From Ravana to Yamraj, Narendra Modi has got many new names this election season

In singing praises or while criticising, several parallels have been drawn with Narendra Modi this election season

If you have ever watched ‘Koffee with Karan’, you would be aware of what a rapid fire round is. For those who haven’t heard about it, questions are posed to individuals and they are supposed to say the one word that comes first to their mind or a something that they associate the person with. Politicians this season seem to be playing this Rapid Fire round in the game of elections. And the question they all seem to be answering is ‘Who is Narendra Modi?’.

From opposition parties to the ruling Bharatiya Janata Party (BJP), several political leaders have drawn comparisons of the Prime Minister, some to sing praises, others to criticise the BJP leader.

Here are some of these analogies that have been drawn. Do you agree?

Ravana: Mythology given an entry into the election season when state minister and senior Samajwadi Party leader Azam Khan compared Prime Minister Narendra Modi with demon king Ravana while campaigning for the Uttar Pradesh elections in Rampur. “The king who rules over 130 crore Indians goes to Lucknow to burn the effigy of Ravana, but he forgets that the biggest Ravana is not in Lucknow but lives in Delhi,” he said.

Seen as a political plank, Modi had visited Lucknow to celebrate Dussehra. The visit was termed historic as it was the first time that a sitting Prime Minister attended the function of ‘Ravana Dehan’ anywhere else other than in the Ramlila ground in Delhi. UP CM Akhilesh Yadav had then taken a jibe at the PM stating that “if elections were happening in Bihar, then Ravana would have been burnt there.”

But Ravana was an extremely learned bad. Is this comparison really bad?

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Yamraj: Senior Bahujan Samaj Party (BSP) leader Satish Chandra Mishra equated Modi with ‘Yamraj’ accusing him of the death of several people after the recent demonetisation decision. Taking a jibe at the PM he said, “due to the demonetisation decision, nearly 150 people had lost their lives. Not Yamraj but some other Yamraj was responsible for these deaths.”

Narendra Modi had on November 8 announced a ban on the old Rs 1000 and Rs 500 currency notes. Several restrictions had been placed on people to withdraw the money forcing a situation of cash crunch in the society. People stood in long lines for hours to withdraw and deposit their hard-earned money.


Lion: Lauding his leader, BJP national general Secretary Kailash Vijayvargiya called Modi a lion. Putting his foot in the mouth, the motormouth BJP leader also compared those leaders who are opposing the Prime Minister with cats and dogs. He said that a bunch of “dogs and cats” coming together won’t effect Modi in any manner.

This is not the first time that this BJP leader made it to the headlines with his controversial comments. Just recently, he created a row after a person died at the Vadodara railway station after actor Shah Rukh Khan embarked on a train journey to promote his latest release Raees. He compared the actor with the fugitive underworld don Dawood Ibrahim and said, “If Dawood Ibrahim comes on the streets, there would be crowd to see him. You can’t gauge the popularity on the basis of crowds.”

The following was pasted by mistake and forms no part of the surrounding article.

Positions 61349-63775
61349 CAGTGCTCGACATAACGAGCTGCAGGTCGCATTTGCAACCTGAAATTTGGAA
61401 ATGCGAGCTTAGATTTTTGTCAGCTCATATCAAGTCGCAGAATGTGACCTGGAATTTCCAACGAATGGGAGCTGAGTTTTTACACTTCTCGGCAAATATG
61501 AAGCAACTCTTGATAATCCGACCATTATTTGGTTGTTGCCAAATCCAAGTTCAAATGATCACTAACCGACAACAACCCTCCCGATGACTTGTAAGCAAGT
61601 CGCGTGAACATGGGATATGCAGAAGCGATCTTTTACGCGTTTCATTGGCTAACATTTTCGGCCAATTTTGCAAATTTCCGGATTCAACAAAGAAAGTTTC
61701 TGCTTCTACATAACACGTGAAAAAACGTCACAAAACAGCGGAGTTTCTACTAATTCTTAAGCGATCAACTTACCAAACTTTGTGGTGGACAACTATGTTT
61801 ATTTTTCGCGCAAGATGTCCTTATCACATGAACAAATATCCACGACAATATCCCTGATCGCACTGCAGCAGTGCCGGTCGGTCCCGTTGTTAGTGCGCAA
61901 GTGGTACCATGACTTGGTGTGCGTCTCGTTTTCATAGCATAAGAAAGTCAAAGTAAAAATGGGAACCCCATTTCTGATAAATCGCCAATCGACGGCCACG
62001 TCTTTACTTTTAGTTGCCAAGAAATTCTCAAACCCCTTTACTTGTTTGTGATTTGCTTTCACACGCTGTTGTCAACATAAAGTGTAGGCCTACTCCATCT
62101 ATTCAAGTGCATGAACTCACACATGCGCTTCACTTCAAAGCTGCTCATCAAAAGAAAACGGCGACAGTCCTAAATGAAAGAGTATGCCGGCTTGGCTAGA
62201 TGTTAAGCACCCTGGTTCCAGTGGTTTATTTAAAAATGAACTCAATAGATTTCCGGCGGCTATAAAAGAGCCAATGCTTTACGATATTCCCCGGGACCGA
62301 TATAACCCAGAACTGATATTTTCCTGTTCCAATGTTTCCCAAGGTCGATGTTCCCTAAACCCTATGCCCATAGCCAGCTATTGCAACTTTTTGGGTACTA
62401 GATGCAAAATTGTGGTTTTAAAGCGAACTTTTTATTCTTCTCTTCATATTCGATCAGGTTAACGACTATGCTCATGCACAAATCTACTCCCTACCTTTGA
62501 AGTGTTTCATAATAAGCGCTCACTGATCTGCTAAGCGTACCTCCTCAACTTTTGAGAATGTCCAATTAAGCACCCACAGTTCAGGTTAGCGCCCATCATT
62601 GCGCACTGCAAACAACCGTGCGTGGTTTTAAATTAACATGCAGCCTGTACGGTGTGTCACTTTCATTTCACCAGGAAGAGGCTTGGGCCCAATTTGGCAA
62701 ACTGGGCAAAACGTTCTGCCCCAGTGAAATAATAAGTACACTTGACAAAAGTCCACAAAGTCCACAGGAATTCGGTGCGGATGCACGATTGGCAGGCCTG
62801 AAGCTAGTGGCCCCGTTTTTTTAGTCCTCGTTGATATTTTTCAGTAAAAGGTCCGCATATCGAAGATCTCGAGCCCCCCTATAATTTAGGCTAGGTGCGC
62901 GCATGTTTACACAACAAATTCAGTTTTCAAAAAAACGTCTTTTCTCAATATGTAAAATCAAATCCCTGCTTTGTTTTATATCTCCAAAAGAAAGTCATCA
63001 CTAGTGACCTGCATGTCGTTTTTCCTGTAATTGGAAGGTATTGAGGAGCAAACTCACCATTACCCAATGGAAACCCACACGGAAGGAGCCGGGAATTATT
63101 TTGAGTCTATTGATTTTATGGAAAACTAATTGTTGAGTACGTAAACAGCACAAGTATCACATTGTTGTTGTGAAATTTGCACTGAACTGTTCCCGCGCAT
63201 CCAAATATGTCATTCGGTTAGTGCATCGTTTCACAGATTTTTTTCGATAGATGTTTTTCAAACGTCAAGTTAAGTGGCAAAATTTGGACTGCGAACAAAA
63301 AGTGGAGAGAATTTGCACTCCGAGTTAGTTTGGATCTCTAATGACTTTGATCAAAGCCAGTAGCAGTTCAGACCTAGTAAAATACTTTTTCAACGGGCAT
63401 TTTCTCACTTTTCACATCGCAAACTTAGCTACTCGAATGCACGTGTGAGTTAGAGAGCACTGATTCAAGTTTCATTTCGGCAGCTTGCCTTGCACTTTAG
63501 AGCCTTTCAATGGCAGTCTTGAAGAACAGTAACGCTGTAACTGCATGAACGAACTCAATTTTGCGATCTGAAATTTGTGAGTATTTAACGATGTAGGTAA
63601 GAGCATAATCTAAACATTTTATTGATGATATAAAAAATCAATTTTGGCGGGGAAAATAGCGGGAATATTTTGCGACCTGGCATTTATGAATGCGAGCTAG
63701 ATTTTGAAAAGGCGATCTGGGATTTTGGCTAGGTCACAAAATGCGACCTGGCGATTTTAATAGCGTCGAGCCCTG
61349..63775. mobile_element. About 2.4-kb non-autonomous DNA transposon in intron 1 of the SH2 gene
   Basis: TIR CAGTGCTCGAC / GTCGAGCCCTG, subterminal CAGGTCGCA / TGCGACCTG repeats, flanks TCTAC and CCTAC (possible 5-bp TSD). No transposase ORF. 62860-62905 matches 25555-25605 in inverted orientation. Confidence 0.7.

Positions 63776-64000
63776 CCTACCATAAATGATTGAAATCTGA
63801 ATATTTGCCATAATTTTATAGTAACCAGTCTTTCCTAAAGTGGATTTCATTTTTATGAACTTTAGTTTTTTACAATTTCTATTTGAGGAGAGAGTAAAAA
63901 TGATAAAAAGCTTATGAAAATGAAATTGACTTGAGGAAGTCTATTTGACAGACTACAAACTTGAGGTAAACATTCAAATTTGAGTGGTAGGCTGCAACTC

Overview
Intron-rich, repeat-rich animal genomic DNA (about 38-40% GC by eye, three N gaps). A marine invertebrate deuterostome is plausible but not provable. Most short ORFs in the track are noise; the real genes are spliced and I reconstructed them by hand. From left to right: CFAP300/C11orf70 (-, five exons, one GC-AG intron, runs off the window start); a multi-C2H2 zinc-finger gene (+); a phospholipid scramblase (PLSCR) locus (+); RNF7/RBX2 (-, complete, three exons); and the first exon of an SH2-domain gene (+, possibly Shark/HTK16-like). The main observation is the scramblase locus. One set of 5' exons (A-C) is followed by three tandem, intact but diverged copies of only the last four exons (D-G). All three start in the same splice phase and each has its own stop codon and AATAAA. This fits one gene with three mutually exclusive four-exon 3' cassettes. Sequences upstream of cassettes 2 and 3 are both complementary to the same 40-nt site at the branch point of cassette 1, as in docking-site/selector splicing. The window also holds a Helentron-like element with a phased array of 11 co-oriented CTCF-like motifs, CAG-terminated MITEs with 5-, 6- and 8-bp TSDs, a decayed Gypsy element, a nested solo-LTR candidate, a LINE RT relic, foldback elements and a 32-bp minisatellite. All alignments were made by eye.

Swami Vivekananda: On the 154th birth anniversary of Swami Vivekananda, BJP leaders equated the qualities of the renowned spiritual leader. Appreciating Modi, Union minister Jayant Sinha said: “Why is it that we feel Swami ji is so inspiring, personal to us? I think there are three aspects. First, he is very humane… he is also universal. In some ways, he might have been the first global leader. It is a very, very rare quality, we come across such quality once in a generation. We are very fortunate to have a prime minister who has the quality, that he fills us with hope.”

BJP leader Ram Madhav also echoed Sinha’s statements when he said: “Two qualities of Vivekananda – born Narendra Nath Datta – stood out. One, he was fearless, and the other that he had a clear understanding of the Hindu religion and about the land (India). He (Vivekananda) was fearless… he was courageous… there is some inherent connection between Narendras and courage. Narendras tend to be courageous.”

Clearly, there is no dearth of die-hard followers of the Prime Minister in the ruling government!

Thomas Edison: Last but not the least. Not just politicians, some parallels have been drawn by others like the Deputy Commissioner of Police (DCP) too. Praising Modi’s demonetisation drive and convincing people to opt for a cashless society, DCP S V Parmar said: “When Edison invented the light bulb in 1800s people had to be told, don’t be afraid, there won’t be an explosion or you won’t get stuck if you touch the switches. From then on, we have come to what we have today. Similarly, if we take to the cashless system, slowly it will benefit us. This is a good policy of the government.”

What an idea, sirjee!


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